From Margaret Kimberley's "Bomb, Bomb, Bomb, Bomb, Bomb Iran" (Black Agenda Report):

When historians write about the catastrophes that struck the world in 2008, events that have taken place in March of 2008 will surely loom large. The worldwide economic meltdown finally became impossible to deny, with the Federal Reserve using the workers’ dime to bail out a major investment banking firm, Bear Stearns. Dick Cheney traveled to Iraq, Israel, and Saudi Arabia, making sure his nefarious plans went off without a hitch. John McCain claimed that Iran was the home of al Qaeda, the bogeyman that sends already trigger happy Americans on blood thirsty rampages. Democrats who had the power to stop Bush in his tracks, once again pledged to do nothing.
If 2007 both the Senate and House passed resolutions that backed war with Iran. Impeachment, the one weapon Congress could use to stop further war making, is ignored and forgotten by John Conyers, Chairman of the House Judiciary committee.
In recent days Conyers said he would begin impeachment hearings, but only if Bush attacks Iran. Apparently not enough human beings have been killed by Bush and the body count needs to grow exponentially before Conyers will lift a finger. On the other hand, the two-faced Congressman says he fears impeachment because it will hurt the Democrats in the upcoming November election. So it seems he will do nothing, no matter how many people die because of the crimes committed under the Bush regime.

Conyer's position is even more embarrassing when you consider that in 2007 Joe Biden was stating that if Bully Boy invaded Iran he would support impeachment. Conyers only now comes on board to that.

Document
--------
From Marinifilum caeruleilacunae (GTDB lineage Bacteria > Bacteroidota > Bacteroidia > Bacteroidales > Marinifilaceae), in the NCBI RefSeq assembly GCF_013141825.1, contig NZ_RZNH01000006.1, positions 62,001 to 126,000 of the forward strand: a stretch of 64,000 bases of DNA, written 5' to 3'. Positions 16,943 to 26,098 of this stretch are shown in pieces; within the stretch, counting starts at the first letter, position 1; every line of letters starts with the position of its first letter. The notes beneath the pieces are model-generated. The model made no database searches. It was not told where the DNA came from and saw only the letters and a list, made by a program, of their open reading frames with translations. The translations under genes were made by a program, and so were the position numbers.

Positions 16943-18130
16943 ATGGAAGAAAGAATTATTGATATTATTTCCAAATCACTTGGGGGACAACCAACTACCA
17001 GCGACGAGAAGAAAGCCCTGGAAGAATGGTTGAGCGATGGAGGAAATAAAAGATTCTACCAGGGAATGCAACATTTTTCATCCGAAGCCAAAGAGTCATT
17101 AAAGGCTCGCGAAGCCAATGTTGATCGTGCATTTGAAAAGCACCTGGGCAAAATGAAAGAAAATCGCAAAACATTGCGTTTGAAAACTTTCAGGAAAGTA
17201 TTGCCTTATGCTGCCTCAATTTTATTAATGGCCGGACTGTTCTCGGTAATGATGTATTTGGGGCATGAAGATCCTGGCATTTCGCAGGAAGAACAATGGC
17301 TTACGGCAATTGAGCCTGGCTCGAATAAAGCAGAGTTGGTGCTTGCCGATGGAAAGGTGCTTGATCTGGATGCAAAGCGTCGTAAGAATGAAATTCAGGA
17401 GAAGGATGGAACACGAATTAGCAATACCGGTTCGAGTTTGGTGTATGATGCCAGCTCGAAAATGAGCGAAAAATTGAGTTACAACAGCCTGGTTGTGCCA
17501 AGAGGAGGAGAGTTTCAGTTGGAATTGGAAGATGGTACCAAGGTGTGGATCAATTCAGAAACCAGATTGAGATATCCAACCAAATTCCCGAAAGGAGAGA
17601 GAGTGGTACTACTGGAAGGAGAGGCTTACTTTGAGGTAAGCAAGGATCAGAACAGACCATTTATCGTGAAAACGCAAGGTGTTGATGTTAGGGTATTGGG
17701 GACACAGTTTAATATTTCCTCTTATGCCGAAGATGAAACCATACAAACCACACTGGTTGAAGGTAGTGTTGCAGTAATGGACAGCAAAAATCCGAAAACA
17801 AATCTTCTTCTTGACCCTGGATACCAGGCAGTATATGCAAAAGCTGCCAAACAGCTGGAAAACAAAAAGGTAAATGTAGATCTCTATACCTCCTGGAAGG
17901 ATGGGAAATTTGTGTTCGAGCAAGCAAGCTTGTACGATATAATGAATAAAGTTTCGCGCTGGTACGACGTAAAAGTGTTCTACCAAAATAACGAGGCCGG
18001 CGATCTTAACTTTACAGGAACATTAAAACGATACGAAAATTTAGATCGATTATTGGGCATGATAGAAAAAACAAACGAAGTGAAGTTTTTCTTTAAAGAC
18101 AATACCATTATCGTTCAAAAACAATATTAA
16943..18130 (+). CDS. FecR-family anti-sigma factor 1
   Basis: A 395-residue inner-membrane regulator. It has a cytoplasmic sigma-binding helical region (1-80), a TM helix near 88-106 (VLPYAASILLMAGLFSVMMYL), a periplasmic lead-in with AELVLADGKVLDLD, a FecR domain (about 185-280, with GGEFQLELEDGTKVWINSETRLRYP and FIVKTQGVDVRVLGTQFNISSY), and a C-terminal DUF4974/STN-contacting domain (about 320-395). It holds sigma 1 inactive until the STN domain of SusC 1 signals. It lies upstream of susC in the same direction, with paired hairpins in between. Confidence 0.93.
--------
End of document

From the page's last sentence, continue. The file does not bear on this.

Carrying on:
The following community sites have updated since yesterday morning:

Rebecca's Sex and Politics and Screeds and Attitude;
Cedric's Cedric's Big Mix;
Kat's Kat's Korner;
Betty's Thomas Friedman is a Great Man;
Mike's Mikey Likes It!;
Elaine's Like Maria Said Paz;
Wally's The Daily Jot;
Trina's Trina's Kitchen;
Ruth's Ruth's Report;

The e-mail address for this site is

mcclatchy newspapers

the los angeles times

Foreign Policy in Focus: Think tank without thought

Foreign Policy in Focus just can't keep from embarrassing itself these days. The "think tank without walls" is apparently now also the "think tank with thought." Or facts.

Stephen Zunes left the world of reality a long, long time ago and these days offers the sort of crazed mutterings that would have a good many running to San Juan Batista for sanctuary. Alas, FPiF indulges him in his sad, sad decline.

The reason for that is being a Hillary Hater not only means never having to save your sorry, it also means never being bound by facts. The latest bit of nonsense Zunes manages to both squeeze out and cough up, has been 'edited' by Emily Schwartz Greco at FPiF and reposted at the cesspool that has become Common Dreams.

How does that happen? Zunes has just become a loon. That's been obvious for months. But how does an 'editor' not catch a mistake? How does Common Dreams not catch it?

Are they that stupid?

They don't catch it because they're all after Hillary, they will rip her apart for anything and everything including THINGS THAT HAPPENED ONLY IN THEIR HATE FILLED MINDS.

For a "think tank" -- with or without walls -- thought is actually required and examination. But FPiF seems bound and determined to prove that they are neither a "think tank" nor bound by facts.

Zunes and FPiF exist these days to promote a candidate. And since Barack Obama has no qualifications to be president, they have to distort Hillary. So Zunes regularly shows up with half-truths passed off as 'factual' and hides behind his university cred to give it the appearance of academia and an honest examination.

It's not.

Mike (rightly) selected Zunes as the pick for Dumb Ass of the Week yesterday. As Mike notes, I didn't want to look at the article, Zunes writing these days is an embarrassment to any who know him. Along with the usual shading and bending of the truth that Zunes is so fond of these days, he offers up a FLAT OUT DISTORTION that is all the more appalling when you grasp that the rant supposed had an editor and that another site posted it (Common Dreams).